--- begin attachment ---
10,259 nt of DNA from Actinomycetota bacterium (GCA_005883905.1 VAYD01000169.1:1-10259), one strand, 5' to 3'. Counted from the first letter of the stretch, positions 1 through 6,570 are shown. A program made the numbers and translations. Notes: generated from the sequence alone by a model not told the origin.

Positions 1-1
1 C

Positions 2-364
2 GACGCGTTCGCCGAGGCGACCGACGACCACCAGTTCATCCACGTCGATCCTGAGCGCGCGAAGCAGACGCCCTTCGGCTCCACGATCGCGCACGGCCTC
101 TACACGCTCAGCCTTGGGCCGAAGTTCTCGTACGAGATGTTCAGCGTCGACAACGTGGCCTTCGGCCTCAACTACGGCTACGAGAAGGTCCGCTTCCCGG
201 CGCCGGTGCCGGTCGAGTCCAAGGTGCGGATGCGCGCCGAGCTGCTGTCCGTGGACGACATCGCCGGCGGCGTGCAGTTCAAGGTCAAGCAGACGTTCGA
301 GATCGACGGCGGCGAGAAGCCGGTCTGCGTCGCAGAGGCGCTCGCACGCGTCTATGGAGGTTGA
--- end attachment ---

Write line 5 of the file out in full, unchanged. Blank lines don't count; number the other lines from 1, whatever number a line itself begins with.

2 GACGCGTTCGCCGAGGCGACCGACGACCACCAGTTCATCCACGTCGATCCTGAGCGCGCGAAGCAGACGCCCTTCGGCTCCACGATCGCGCACGGCCTC